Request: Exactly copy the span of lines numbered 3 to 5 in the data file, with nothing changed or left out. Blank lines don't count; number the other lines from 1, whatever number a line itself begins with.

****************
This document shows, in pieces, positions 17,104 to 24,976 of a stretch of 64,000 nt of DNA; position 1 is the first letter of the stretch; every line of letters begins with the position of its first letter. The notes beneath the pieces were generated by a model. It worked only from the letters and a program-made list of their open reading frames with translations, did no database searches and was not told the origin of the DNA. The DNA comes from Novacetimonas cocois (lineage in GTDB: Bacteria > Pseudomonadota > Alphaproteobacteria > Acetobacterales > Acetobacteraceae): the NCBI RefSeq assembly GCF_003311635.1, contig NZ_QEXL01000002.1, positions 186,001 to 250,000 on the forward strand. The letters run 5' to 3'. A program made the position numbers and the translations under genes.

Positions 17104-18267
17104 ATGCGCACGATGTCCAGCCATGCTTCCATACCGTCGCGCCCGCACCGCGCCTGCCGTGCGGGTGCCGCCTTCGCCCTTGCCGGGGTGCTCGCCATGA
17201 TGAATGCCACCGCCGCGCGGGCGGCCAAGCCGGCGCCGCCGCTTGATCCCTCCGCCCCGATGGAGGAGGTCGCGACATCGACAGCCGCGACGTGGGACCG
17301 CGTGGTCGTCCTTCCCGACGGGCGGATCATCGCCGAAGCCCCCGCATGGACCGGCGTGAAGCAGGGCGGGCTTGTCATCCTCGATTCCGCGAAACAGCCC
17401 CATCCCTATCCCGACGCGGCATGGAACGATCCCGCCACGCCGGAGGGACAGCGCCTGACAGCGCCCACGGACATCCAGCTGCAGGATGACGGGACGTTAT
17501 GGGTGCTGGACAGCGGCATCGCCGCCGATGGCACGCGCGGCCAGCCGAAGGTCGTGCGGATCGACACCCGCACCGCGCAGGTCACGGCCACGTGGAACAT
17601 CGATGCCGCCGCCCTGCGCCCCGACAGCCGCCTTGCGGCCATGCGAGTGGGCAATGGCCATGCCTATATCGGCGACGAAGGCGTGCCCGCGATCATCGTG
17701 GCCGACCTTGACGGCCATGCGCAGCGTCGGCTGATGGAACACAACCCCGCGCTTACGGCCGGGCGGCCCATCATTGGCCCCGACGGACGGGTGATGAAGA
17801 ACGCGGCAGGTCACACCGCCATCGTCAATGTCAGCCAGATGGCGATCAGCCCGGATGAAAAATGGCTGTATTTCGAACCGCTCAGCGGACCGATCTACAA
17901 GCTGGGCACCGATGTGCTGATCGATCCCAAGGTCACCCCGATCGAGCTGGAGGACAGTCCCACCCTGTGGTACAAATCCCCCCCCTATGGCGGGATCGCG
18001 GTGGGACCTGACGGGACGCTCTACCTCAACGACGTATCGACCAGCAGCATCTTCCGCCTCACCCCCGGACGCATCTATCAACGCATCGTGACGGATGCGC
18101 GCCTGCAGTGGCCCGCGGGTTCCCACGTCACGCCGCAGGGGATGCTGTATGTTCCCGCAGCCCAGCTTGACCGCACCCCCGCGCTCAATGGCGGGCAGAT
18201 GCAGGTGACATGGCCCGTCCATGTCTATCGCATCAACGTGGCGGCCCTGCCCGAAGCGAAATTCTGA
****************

17104 ATGCGCACGATGTCCAGCCATGCTTCCATACCGTCGCGCCCGCACCGCGCCTGCCGTGCGGGTGCCGCCTTCGCCCTTGCCGGGGTGCTCGCCATGA
17201 TGAATGCCACCGCCGCGCGGGCGGCCAAGCCGGCGCCGCCGCTTGATCCCTCCGCCCCGATGGAGGAGGTCGCGACATCGACAGCCGCGACGTGGGACCG
17301 CGTGGTCGTCCTTCCCGACGGGCGGATCATCGCCGAAGCCCCCGCATGGACCGGCGTGAAGCAGGGCGGGCTTGTCATCCTCGATTCCGCGAAACAGCCC